It is essential that teens understand that sexting can have serious, life-altering consequences. However, discussing this sensitive subject can be difficult. Though this conversation may be awkward, it’s still absolutely necessary. Because of this, having a framework for the conversation can help tremendously. Here are some points that can help you talk to your teens about sexting.
First, What Is Sexting?
It’s important to define what sexting actually is. Sexting is not just text. Instead, sexting is the sending and receiving of any kind of sexually explicit messages, images, or video from one digital device to another. It mostly happens on cell phones. These messages can be saved and uploaded onto a computer. Teens also use computers to send sexts, whether through instant messaging, chats, e-mail or social media platforms. While sexting occurs in every demographic, studies have shown that teens sext the most. According to the Cyberbullying Resource Center, 12 percent of teens have sent a sext. Furthermore, 19 percent said they have received a sext.
Why Do Teens Sext?
Sexting often occurs because of peer pressure. According to an article in Telematics and Informatics, some teens see sexting as a social norm. This makes them more likely to send inappropriate messages. Furthermore, an article in Media Psychology states that teens who sext tend to be more popular among their peers. Teens are very impressionable. It’s hard to combat the behavior if the teen doesn’t know the real-world consequences of their actions.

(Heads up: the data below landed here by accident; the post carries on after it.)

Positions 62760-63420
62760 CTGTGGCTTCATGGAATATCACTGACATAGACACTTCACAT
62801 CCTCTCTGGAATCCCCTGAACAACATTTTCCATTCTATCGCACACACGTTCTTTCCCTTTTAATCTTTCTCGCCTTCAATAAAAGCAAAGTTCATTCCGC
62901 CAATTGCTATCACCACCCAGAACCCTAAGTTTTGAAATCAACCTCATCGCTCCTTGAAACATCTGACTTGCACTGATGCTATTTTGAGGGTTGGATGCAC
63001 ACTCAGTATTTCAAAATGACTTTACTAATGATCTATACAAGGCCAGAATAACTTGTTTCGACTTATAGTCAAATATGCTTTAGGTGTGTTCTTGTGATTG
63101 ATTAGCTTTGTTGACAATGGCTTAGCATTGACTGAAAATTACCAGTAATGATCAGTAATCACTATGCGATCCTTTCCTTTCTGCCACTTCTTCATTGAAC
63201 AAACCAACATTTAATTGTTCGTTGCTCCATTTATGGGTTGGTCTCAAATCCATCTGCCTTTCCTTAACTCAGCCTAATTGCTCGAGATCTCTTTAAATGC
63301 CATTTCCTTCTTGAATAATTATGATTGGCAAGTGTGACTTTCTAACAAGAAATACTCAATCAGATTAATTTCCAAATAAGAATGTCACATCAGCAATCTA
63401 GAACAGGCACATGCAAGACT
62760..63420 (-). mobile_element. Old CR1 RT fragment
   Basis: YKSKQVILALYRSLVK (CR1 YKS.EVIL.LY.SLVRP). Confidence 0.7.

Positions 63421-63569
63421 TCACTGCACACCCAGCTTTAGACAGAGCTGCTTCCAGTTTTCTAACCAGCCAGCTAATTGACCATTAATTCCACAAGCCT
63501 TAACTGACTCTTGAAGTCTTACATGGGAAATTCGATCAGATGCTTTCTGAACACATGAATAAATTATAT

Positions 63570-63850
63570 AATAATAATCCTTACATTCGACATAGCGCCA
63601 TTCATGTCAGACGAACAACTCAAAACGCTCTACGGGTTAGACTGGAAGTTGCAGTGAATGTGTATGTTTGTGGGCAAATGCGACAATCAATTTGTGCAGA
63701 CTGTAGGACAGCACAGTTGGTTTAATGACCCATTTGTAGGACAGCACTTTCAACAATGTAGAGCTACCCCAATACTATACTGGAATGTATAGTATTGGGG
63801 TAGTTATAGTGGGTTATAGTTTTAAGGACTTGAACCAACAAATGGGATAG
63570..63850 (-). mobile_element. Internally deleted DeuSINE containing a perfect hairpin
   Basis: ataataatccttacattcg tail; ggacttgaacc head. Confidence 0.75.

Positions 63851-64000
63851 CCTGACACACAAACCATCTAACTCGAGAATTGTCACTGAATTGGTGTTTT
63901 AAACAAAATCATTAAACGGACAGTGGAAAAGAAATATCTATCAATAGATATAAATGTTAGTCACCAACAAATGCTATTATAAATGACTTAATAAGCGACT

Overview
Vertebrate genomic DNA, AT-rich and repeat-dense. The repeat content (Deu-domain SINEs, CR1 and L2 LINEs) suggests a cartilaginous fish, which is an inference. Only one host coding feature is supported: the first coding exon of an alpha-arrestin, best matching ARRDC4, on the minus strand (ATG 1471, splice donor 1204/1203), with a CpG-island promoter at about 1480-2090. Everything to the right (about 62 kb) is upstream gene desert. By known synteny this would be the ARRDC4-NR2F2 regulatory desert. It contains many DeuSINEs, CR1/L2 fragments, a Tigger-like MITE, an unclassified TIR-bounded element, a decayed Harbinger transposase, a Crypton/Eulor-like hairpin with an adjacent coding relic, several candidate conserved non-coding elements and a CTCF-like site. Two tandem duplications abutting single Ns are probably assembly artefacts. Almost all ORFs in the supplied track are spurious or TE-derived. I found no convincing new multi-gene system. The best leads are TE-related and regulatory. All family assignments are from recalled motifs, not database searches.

What Are the Possible Consequences of Sexting?
Cyberbullying and sexting are increasingly linked. Because of this, the laws are starting to change. Forbes states that the House passed a law setting a sentence of up to 15 years for teens who send, receive, and/or post sexually explicit materials. As another consequence, that teen would have to register as a sex offender for the rest of their life.
Another life-long consequence: if the material gets posted online, it will be very hard to get down. A Google search could hinder college admissions and employment. The emotional stress from having private material made public leads to depression, anxiety, and, in extreme cases, suicide.
Even if it is uncomfortable to talk about, or you feel like they aren’t listening, continue to stress the dangers of sexting. Encourage your child’s school to be more proactive about sexting on campus devices and computers. Computer word and phrase monitoring can detect at-risk behavior when it starts. With open conversation and early intervention, you could be saving your child’s reputation – and even their life.
By Amber Pope